Architecture History 700-200 BCE period

I have a great enthusiasm towards Classical Architecture and the new streams that has born after Classicalism. Therefore, this reading was the best. I’m going to inform you about cycle of empires in Southwest Asia and Achaemenid Persia, Classical architecture at the Acropolis and the Agora and Embles pf peace in stone in Mauryan India.

After Sargon II started powering the Southwest Asia, he commissioned a new capatel, named after his name. This gives big information about the cities politic and the regime, because we got used to the idea of naming cities after their god’s name. He wanted equity. So,  the fresh start enabled him to achieve what he wanted and, also Southwest Asians had big improvement in military equipment. The used tools fortificated them, and helped them won most of the wars. There tracks from Egypt: the orthogonal design of the city. There was bigger encloser compared with Hattusha and Ur. There were straight and long street which help to connect the entrance of the city to the center of the city. The straight condition is interesting, because I cannot remember an architectural decision example from the past. As the temples I learnt, the temple of Sargon rose above the ground level. The temples were rotated 10 degree to east, perhaps for astronomical orientation. Even there were innovations in architectural designs, setting the entries to the inner palace asymmetrically to discourage direct access was something didn’t change, they hold their tradition while they make changes. A vaulted drainage system was one other technical innovation. There were also no stair. The first structure that came to my mind is the Guggenheim. There, there is also no stairs, they make use of the sloppy condition. After the death of Sargon, his son Sennacherib came to rule the city.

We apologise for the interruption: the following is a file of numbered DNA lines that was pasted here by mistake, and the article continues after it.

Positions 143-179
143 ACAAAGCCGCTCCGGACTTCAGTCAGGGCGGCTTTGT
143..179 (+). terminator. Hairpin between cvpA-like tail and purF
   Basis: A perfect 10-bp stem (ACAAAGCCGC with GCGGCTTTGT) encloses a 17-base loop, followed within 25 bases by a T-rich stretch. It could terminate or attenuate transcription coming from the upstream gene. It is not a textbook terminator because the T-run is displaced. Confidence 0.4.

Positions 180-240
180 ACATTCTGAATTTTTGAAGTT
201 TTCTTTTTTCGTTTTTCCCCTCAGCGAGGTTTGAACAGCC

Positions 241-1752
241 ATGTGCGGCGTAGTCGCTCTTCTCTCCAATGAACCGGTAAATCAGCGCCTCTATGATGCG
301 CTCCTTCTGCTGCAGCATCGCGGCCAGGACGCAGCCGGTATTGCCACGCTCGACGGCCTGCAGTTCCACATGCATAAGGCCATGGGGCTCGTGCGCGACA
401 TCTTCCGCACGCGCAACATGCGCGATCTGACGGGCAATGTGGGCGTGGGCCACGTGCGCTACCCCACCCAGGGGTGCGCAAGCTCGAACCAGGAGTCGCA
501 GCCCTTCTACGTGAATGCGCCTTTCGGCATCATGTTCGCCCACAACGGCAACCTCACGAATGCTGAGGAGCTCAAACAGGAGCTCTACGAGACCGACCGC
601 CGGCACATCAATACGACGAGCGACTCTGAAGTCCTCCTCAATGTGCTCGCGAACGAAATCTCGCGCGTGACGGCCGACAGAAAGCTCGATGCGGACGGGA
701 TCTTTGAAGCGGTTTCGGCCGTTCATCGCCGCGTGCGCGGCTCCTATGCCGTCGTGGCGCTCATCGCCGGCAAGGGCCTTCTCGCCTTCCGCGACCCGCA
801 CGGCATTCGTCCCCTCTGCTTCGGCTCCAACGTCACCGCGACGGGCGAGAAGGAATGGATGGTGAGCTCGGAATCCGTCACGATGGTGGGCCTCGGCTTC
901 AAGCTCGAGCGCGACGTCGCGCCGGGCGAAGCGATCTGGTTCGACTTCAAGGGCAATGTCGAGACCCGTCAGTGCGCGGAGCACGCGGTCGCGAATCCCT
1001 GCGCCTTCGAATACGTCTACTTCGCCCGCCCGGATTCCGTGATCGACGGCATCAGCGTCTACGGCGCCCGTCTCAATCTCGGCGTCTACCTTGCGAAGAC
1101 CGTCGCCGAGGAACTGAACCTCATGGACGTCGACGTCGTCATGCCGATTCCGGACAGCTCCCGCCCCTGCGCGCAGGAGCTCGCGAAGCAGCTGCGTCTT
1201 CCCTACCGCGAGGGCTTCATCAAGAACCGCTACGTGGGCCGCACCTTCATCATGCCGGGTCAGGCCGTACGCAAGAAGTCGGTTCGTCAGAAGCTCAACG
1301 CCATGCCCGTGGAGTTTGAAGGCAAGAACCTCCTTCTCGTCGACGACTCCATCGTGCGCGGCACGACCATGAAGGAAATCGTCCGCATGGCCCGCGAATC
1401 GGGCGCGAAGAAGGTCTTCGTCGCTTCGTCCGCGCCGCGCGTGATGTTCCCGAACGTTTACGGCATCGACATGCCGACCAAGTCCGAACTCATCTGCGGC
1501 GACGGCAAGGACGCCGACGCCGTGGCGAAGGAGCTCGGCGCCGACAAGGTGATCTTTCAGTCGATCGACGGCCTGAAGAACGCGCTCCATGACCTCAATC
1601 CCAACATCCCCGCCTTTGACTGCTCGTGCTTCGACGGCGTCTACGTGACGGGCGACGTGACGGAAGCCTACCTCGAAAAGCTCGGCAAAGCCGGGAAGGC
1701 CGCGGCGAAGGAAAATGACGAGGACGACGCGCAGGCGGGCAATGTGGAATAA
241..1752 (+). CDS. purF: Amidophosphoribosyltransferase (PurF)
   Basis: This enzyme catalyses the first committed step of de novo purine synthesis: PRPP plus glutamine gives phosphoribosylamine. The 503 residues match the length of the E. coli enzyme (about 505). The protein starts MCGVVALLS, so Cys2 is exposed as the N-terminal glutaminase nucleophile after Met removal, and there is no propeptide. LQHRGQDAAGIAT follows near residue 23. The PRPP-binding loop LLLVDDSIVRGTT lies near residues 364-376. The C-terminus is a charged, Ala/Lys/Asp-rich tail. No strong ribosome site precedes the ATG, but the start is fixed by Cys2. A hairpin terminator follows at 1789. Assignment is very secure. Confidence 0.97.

When Babylon was ruled by Nebuchadnezzar, the city  was containing lots of people from different cultural background: melting pot. Because there were that much religion, there were also that much temples referring to each belief. They gave the impression of being the defenders of religions, rather than being the champions of warfare. Rebuilding walls and such approaches similar to this was also seen in architectural revolution of Babylon. The orthogonal method was also repeated. Ishtar gate is an important structural element. It was used to connect Etemenanki tower. The tower had seven levels corresponding to seven heavens. This shows the great knowledge they have about astronomy. This tower is the world’s tallest tower. The Ishtar Gate was once reconstructed, because the palace of Sargon was expanding.

I really don’t know why, but I love Classical Architecture and in this reading there was part about Greek Architecture. Greeks were the first to include open public spaces in their designs, correct me if I’m mistaken. The 8th century BCE was the period of stagnation, and this was the start of the idea of living together. The mainland of Greek also can be a melting pot, because by that time there were about 700 states and they were sharing the same land. They all had different cultures, traditions, religions and language. Colonization gave a start to debating the term of polis.

As the most powerful city in Aegean, Athens produced the most influential models of Greek Architecture and urbanism. At the eight century, as the villages at the base of the Acropolis united through synoikismos, the city spread casually outward along radial paths.

The paragraph above cited from the book shows the reason of the shift from acropolis to agora. To Greek people, using acropolis as the god’s home was more respectful. In Greek also there was no public spaces im front of temples and palaces. Rather than creating area such that one, they prefered having open public spaces in the city. The complexity of Athenian government had parallel effects on the complexity of architectural structure.  the forms were forced to a change. Skias’s form was a cylindrical tholos structure. 

Will be updated.

 

 

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